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教育教学 |

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青年学术论坛第八十六场 |

2017-10-24 14:58 审核人： |

In this talk, I will first review recent findings on the properties of small inertial particles and bubbles in a flow. The focus will be on the properties of acceleration, a quantity that is closely linked to the hydrodynamic forces acting on the particles and that allows for the most direct comparison between numerical studies and experiments. In particular we will see to what extent a buoyant sub-Kolmogorov scale inertial particle can be considered a faithful proxy of fluid tracer acceleration . Due to the sinking/rising velocity induced by buoyancy, in some respect small particles and bubbles in turbulence can be assimilated to particles cruising in a flow. This provides a link with a second series of studies where self-propelled point-like probes drifting in a flow are consid- ered . The recorded time-series of fluid velocity and of the intensity of a scalar concentration along these moving probes represents the simplest realisation of a transect measurement in a fluid environment. I will show how transect measurements display a non trivial combination of Lagrangian and Eulerian phenomenology and how a transition from one regime to the other occurs at increasing the propulsion velocity. The model of drifting particles can also be extended to include the occurrence of particle reorientation by the surrounding fluid flow. In its simple realisation small for-aft symmetric particles are oriented by the instantaneous local fluid gradients at the particle position. However, even in this simple case the resulting tumbling dynamics in a turbulent flow is far from being trivial and this is even more complex when particle propulsion and orientation combines with each other. Finally, I will illustrate some applications of the modelisation discussed above to the study of the motility of swimming scalar-tactic bacteria and plankton in turbulent flows.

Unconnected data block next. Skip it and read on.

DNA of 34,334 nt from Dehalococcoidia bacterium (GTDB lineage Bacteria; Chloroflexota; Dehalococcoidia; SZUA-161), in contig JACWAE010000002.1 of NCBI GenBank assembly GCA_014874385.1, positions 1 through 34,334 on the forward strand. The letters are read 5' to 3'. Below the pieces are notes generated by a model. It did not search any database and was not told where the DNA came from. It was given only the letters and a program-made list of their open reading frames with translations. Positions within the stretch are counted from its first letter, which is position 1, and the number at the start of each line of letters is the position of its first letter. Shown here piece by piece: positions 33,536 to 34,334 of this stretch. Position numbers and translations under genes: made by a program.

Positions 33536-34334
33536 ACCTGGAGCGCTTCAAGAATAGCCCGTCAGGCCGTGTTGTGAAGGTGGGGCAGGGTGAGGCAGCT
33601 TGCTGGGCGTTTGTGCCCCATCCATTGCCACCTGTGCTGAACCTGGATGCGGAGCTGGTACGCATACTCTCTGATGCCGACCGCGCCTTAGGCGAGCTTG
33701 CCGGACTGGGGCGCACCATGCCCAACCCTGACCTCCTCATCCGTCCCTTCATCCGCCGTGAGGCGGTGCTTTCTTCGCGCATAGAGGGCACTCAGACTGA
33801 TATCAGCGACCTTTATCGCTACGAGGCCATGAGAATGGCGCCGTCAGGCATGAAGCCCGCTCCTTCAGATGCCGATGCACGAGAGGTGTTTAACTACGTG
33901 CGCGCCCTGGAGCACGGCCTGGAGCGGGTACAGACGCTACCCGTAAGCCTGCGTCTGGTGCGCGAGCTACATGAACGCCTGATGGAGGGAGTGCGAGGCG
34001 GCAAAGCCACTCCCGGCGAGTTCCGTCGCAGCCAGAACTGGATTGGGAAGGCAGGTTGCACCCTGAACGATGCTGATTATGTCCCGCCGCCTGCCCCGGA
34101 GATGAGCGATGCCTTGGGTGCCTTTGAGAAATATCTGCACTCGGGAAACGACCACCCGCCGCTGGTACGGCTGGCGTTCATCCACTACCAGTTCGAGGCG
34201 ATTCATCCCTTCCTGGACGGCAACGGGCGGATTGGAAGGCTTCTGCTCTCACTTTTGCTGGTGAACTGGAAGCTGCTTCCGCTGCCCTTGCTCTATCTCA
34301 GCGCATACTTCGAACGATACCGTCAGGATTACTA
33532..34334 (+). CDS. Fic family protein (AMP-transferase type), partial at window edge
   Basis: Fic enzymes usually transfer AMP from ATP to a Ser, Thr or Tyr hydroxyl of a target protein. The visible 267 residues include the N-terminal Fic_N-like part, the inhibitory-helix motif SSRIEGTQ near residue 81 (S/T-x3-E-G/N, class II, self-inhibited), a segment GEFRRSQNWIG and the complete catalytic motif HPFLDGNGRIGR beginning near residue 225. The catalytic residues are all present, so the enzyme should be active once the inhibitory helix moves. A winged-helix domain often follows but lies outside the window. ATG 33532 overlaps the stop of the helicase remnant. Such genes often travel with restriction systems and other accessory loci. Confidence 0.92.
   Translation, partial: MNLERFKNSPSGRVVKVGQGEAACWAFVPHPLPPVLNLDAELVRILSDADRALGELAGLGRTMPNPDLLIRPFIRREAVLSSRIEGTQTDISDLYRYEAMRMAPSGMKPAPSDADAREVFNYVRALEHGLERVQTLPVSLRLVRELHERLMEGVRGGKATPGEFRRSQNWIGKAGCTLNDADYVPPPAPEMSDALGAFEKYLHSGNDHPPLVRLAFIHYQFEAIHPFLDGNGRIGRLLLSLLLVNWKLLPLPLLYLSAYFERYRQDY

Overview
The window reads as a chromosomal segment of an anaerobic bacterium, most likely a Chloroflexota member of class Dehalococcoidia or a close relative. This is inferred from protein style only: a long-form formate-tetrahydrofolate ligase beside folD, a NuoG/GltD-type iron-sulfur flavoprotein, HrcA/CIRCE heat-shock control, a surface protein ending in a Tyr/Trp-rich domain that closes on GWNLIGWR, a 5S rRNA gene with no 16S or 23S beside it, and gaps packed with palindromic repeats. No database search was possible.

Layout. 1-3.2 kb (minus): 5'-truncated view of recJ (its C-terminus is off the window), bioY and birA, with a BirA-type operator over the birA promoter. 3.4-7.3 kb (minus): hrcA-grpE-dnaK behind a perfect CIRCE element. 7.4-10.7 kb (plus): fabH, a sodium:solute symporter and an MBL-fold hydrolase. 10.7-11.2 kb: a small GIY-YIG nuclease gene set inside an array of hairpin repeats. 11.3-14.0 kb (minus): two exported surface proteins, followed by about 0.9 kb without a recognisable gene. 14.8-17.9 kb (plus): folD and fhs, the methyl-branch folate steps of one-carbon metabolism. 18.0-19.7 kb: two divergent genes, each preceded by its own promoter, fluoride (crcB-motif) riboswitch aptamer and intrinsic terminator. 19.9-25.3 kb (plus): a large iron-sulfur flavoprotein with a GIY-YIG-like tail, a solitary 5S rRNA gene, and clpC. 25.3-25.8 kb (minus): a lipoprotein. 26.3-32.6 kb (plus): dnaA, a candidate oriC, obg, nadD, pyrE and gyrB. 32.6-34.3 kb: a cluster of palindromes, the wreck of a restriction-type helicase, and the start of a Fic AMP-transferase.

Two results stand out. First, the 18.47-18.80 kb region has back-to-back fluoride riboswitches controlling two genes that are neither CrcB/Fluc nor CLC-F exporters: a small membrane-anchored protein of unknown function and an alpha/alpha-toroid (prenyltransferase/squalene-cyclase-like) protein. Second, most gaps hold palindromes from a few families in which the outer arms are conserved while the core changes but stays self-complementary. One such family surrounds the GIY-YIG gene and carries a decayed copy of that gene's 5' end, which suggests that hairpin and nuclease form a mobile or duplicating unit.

He received his PhD in 2005 from University of Ferrara, Italy and worked as a postdoc from 2005 to 2008 at the University of Twente in the Netherlands and from 2008 and 2010 at the E ́cole Normale Suprieure de Lyon, France. His research interests focus on numerical investigation of turbulent flows, on developed thermal convection, on Lagrangian properties of fluid turbulence and on the dynamics of particles in turbulence. His research work has been published in PRL, PRE and JFM. |

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